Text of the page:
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Related to Churchill: Sir Winston Churchill
Chur·chill(chûr′chĭl′, chûrch′hĭl′), Caryl Born 1938.
British playwright. Her best-known work, Cloud 9 (1979), is considered a landmark of feminist and postmodern literature.
Churchill, John First Duke of Marlborough. 1650-1722.
English general and statesman who served under five British monarchs. He is best known for his decisive victory in the Battle of Blenheim (1704).
Churchill, Sir Winston Leonard Spencer 1874-1965.
British politician and writer. As prime minister (1940-1945 and 1951-1955) he led Great Britain through World War II. Churchill published several works, including The Second World War (1948-1953), and won the 1953 Nobel Prize for literature.
Chur·chill′i·an (chûr-chĭl′ē-ən) adj.
1. (Placename) a river in E Canada, rising in SE Labrador and flowing north and southeast over Churchill Falls, then east to the Atlantic. Length: about 1000 km (600 miles). Former name: Hamilton River
2. (Placename) a river in central Canada, rising in NW Saskatchewan and flowing east through several lakes to Hudson Bay. Length: about 1600 km (1000 miles)
1. (Biography) Caryl. born 1938, British playwright; her plays include Cloud Nine (1978), Top Girls (1982), Serious Money (1987), and Far Away (2000)
2. (Biography) Charles. 1731–64, British poet, noted for his polemical satires. His works include The Rosciad (1761) and The Prophecy of Famine (1763)
3. (Biography) John. See (1st Duke of) Marlborough2
4. (Biography) Lord Randolph. 1849–95, British Conservative politician: secretary of state for India (1885–86) and chancellor of the Exchequer and leader of the House of Commons (1886)
5. (Biography) his son, Sir Winston (Leonard Spencer). 1874–1965, British Conservative statesman, orator, and writer, noted for his leadership during World War II. He held various posts under both Conservative and Liberal governments, including 1st Lord of the Admiralty (1911–15), before becoming prime minister (1940–45; 1951–55). His writings include The World Crisis (1923–29), Marlborough (1933–38), The Second World War (1948–54), and History of the English-Speaking Peoples (1956–58): Nobel prize for literature 1953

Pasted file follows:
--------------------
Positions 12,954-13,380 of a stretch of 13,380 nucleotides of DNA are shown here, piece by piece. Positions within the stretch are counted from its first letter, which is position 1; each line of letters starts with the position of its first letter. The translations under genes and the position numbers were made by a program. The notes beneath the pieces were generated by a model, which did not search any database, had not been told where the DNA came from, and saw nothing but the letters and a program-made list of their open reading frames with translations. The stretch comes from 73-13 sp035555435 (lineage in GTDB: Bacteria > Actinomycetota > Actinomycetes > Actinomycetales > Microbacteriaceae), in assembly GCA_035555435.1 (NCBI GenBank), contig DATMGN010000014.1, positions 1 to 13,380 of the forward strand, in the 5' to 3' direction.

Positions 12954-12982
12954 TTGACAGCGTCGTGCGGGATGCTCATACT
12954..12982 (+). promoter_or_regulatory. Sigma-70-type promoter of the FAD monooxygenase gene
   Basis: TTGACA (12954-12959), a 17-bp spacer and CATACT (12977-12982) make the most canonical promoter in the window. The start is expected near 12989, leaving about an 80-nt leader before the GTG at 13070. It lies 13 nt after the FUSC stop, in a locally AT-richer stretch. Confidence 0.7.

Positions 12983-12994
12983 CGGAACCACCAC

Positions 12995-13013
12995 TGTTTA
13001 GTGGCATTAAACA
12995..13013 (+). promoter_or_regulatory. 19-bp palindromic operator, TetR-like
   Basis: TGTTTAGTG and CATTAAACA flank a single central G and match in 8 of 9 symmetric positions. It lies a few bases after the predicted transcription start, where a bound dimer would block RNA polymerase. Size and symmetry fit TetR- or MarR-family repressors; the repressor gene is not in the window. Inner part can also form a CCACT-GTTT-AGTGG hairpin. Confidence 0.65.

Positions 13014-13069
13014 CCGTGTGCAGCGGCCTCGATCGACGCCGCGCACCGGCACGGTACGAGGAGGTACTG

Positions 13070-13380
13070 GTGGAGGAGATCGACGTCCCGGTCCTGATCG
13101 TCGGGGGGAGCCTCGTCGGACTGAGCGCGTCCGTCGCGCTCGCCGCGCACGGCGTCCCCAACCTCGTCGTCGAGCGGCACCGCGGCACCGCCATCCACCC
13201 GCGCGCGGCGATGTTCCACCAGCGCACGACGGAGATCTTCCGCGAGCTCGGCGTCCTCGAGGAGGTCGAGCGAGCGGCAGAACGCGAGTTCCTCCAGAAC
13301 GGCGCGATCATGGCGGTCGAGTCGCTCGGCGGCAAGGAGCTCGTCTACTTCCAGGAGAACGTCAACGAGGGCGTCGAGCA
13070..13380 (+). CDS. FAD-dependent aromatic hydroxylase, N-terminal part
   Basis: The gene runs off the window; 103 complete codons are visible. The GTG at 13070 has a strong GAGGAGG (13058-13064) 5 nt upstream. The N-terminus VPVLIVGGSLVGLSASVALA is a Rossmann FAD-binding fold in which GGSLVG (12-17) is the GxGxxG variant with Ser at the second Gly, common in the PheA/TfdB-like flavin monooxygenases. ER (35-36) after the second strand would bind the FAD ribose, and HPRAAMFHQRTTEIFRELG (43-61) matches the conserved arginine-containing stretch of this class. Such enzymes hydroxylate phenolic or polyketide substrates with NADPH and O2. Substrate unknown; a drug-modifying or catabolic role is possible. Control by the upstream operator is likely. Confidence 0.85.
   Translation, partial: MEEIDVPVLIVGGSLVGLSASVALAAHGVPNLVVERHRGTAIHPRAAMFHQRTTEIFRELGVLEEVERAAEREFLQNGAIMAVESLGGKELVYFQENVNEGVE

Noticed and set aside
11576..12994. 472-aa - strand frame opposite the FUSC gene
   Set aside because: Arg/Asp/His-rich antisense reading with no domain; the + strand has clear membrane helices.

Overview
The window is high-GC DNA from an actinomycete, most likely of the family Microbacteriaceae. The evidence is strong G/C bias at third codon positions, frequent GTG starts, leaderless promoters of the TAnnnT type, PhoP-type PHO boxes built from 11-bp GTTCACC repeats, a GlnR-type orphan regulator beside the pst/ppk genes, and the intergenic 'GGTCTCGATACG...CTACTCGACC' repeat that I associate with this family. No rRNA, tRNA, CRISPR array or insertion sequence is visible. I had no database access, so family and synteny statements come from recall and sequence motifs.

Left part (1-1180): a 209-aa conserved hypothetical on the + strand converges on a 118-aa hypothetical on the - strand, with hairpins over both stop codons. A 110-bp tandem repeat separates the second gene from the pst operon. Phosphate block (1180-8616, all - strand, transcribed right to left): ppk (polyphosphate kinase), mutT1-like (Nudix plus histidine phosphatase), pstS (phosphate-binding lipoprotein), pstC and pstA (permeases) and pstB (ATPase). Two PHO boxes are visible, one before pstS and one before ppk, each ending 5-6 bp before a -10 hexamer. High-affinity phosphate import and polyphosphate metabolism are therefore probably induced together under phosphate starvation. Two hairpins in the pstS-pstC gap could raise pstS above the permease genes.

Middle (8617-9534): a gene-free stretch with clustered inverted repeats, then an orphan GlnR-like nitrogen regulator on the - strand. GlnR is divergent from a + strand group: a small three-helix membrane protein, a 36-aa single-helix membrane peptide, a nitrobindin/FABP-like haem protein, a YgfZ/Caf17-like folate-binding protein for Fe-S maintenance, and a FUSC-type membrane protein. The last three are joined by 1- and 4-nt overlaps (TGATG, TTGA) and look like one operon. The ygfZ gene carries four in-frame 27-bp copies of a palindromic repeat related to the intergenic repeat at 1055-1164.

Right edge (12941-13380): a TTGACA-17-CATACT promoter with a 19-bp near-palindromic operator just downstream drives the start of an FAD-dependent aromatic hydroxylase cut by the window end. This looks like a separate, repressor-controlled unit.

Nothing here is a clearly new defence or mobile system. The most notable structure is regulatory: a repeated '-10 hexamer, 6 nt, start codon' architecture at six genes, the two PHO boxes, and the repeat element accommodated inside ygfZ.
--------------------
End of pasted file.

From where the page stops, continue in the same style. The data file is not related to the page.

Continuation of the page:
Church•ill(ˈtʃɜr tʃɪl, -tʃəl)
1. John, 1st Duke of Marlborough, ( “Corporal John” ), 1650–1722, British military commander.
2. Lord Randolph (Henry Spencer), 1849–95, British statesman (father of Winston L. S. Churchill).
3. Sir Winston (Leonard Spencer), 1874–1965, British prime minister 1940–45, 1951–55; Nobel prize for literature 1953.
4. a river in Canada flowing NE from E Saskatchewan through Manitoba to Hudson Bay. ab. 1000 mi. (1600 km) long.
5. Formerly, Hamilton. a river in S central Labrador, Newfoundland, in E Canada, flowing E to Lake Melville. 208 mi. (335 km) long.
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|Noun||1.||Churchill - English general considered one of the greatest generals in history (1650-1722)|
|2.||Churchill - British statesman and leader during World War II; received Nobel prize for literature in 1953 (1874-1965)|
|3.||Churchill - a Canadian town in northern Manitoba on Hudson Bay; important port for shipping grain|
Manitoba - one of the three prairie provinces in central Canada